Barb: That's interesting. I was surprised when I got to the point of actually submitting applications. You're kind of looking at this 15-page PDF. I'm thinking, this is how they do it, really?

Mike: Is that why you applied to two more schools? Because you're like, well, all right, I need to hedge my bets because all these schools have limited information on me?

Barb: Not necessarily. Actually, the two additional ones have public service fellowship programs, and to apply for them, you apply as part of the application process, which I didn't realize. So there were some additional written pieces and an additional letter of recommendation that I needed to get, and it just took me a little longer to get those done, since I also want to submit for the public service public interest fellowship funding at the same time.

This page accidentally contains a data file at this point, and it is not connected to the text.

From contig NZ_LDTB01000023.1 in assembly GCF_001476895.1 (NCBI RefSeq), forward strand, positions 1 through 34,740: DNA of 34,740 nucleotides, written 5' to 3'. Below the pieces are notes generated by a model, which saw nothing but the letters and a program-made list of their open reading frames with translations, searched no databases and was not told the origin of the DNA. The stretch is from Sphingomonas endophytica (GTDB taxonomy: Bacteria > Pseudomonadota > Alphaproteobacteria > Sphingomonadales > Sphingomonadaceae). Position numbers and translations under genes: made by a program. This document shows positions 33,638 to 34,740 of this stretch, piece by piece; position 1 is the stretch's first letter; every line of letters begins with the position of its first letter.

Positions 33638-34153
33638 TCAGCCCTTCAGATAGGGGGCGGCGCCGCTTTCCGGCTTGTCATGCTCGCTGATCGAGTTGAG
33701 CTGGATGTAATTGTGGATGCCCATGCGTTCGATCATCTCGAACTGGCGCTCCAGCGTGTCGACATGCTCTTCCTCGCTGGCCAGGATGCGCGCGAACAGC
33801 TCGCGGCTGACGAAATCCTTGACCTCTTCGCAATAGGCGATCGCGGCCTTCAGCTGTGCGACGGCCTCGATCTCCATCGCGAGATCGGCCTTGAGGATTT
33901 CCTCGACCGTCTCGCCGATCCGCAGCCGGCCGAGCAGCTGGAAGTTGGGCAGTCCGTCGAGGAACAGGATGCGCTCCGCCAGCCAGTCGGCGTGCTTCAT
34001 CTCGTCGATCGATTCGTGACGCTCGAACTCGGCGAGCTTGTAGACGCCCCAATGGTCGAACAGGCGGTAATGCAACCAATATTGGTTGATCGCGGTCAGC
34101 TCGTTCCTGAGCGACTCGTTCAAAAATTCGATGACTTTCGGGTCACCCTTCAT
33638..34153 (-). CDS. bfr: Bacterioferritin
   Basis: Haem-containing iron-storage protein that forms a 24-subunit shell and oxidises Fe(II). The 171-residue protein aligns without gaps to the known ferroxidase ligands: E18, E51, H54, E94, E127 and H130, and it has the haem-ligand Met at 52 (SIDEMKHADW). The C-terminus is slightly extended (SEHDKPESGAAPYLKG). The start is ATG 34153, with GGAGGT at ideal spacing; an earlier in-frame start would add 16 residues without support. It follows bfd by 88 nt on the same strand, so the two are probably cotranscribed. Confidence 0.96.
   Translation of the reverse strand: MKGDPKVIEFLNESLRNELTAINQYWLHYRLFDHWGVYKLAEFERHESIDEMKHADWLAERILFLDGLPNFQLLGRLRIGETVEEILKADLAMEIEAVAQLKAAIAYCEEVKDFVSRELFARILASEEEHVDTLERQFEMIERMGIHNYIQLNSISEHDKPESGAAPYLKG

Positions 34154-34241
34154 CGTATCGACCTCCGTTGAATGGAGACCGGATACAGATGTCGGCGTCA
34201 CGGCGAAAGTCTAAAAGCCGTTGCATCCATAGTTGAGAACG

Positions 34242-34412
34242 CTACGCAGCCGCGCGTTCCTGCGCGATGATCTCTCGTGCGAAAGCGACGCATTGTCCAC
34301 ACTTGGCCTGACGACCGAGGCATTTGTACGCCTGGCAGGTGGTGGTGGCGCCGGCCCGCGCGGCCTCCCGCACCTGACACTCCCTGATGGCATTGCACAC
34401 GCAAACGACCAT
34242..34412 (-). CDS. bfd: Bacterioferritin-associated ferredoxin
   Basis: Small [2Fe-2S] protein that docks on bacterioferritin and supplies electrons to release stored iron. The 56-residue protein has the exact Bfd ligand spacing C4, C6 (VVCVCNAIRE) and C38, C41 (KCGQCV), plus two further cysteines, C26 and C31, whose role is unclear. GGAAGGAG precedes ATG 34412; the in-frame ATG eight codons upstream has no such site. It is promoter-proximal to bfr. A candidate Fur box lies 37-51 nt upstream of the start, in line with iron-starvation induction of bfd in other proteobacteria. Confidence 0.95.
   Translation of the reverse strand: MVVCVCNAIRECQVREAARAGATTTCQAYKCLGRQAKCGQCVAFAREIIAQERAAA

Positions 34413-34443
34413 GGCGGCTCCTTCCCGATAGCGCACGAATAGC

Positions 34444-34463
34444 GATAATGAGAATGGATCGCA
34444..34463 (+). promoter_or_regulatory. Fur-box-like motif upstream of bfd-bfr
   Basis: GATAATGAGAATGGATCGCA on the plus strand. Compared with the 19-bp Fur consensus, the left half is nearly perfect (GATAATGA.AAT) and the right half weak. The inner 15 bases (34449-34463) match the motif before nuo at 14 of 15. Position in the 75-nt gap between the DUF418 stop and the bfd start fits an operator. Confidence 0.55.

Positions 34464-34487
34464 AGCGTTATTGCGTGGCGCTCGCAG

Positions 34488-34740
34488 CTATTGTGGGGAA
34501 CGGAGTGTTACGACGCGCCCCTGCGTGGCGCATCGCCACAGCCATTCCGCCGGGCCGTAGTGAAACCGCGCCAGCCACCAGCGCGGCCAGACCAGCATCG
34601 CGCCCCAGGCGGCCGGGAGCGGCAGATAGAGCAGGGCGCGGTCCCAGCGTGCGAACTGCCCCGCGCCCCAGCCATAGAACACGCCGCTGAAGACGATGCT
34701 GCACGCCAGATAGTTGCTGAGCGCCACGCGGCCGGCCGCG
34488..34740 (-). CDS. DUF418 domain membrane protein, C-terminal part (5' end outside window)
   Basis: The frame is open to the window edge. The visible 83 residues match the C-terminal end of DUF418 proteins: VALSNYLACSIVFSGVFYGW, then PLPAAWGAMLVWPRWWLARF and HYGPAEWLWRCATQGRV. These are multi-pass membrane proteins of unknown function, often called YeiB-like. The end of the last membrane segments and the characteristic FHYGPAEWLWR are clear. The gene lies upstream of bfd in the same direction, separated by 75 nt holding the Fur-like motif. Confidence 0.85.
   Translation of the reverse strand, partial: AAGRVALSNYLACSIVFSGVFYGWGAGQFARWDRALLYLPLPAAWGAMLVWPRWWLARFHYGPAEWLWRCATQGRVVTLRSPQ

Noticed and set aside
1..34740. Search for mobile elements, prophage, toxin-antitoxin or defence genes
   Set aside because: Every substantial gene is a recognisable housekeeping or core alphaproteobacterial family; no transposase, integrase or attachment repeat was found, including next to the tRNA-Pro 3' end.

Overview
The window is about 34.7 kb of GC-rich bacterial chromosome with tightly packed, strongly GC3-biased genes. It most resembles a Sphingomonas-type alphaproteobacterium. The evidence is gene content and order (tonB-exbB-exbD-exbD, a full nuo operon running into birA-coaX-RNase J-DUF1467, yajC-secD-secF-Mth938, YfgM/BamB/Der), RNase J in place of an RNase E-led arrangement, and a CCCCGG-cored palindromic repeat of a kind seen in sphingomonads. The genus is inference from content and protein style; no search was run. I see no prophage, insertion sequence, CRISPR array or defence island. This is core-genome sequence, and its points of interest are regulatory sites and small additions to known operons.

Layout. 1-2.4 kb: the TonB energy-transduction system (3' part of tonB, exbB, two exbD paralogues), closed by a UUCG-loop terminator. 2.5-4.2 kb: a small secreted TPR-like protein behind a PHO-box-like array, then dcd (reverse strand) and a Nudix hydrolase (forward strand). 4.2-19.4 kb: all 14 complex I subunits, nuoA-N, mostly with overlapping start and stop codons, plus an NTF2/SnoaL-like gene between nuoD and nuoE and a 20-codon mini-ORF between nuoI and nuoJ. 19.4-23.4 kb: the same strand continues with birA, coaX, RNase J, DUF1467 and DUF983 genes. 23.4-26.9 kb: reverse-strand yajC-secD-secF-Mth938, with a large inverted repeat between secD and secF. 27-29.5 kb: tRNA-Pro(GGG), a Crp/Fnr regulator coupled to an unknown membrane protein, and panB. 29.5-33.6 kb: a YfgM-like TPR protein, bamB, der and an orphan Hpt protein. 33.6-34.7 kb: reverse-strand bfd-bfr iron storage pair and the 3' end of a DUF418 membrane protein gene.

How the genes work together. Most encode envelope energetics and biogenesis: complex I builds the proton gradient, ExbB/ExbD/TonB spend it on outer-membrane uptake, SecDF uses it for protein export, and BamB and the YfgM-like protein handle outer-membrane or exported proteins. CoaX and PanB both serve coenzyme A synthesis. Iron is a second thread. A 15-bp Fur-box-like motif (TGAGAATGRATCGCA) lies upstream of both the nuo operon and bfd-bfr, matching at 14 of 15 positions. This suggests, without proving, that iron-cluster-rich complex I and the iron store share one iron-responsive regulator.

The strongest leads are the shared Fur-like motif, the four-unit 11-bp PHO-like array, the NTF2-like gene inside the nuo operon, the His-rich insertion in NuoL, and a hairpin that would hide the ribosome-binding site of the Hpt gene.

Mike: I could probably guess what those two schools are. You have —

Barb: You want to try?

Mike: No, I don't want to name schools.

Barb: Okay.

Mike: I'm saying Princeton and Brown.

Barb: Sorry, yeah!

Mike: I think that at least one of them is very highly ranked. Is that right?

Barb: I mean they're both top 50.

Mike: Yeah, yeah, okay. So you said you had questions for me.

Barb: That was what was front of mind, you know, the getting to the end of the process. And I guess for lack of a more nuanced term, not feeling very impressed with myself when I submitted applications and wondering if other people feel that way. If you kind of have all this buildup and then get to the submission point and kind of, you wonder what you're supposed to be doing.